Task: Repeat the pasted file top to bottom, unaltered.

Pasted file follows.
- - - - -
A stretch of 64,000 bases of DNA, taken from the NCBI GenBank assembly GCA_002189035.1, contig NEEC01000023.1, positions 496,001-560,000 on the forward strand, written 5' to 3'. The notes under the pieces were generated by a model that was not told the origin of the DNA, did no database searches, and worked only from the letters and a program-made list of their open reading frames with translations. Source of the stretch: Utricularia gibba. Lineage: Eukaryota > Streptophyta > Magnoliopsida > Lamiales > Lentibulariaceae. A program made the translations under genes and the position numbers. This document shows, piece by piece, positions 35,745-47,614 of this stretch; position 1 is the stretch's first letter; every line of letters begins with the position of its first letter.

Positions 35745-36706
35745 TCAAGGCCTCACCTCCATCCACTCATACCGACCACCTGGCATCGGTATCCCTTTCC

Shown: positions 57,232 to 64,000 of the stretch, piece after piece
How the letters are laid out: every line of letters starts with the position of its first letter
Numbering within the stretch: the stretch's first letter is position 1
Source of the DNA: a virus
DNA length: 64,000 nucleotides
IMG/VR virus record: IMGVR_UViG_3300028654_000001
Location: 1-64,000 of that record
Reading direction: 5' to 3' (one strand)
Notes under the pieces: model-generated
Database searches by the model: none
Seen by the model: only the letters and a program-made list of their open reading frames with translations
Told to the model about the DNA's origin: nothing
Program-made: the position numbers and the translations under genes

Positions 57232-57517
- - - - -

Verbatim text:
A stretch of 64,000 bases of DNA, taken from the NCBI GenBank assembly GCA_002189035.1, contig NEEC01000023.1, positions 496,001-560,000 on the forward strand, written 5' to 3'. The notes under the pieces were generated by a model that was not told the origin of the DNA, did no database searches, and worked only from the letters and a program-made list of their open reading frames with translations. Source of the stretch: Utricularia gibba. Lineage: Eukaryota > Streptophyta > Magnoliopsida > Lamiales > Lentibulariaceae. A program made the translations under genes and the position numbers. This document shows, piece by piece, positions 35,745-47,614 of this stretch; position 1 is the stretch's first letter; every line of letters begins with the position of its first letter.

Positions 35745-36706
35745 TCAAGGCCTCACCTCCATCCACTCATACCGACCACCTGGCATCGGTATCCCTTTCC

Shown: positions 57,232 to 64,000 of the stretch, piece after piece
How the letters are laid out: every line of letters starts with the position of its first letter
Numbering within the stretch: the stretch's first letter is position 1
Source of the DNA: a virus
DNA length: 64,000 nucleotides
IMG/VR virus record: IMGVR_UViG_3300028654_000001
Location: 1-64,000 of that record
Reading direction: 5' to 3' (one strand)
Notes under the pieces: model-generated
Database searches by the model: none
Seen by the model: only the letters and a program-made list of their open reading frames with translations
Told to the model about the DNA's origin: nothing
Program-made: the position numbers and the translations under genes

Positions 57232-57517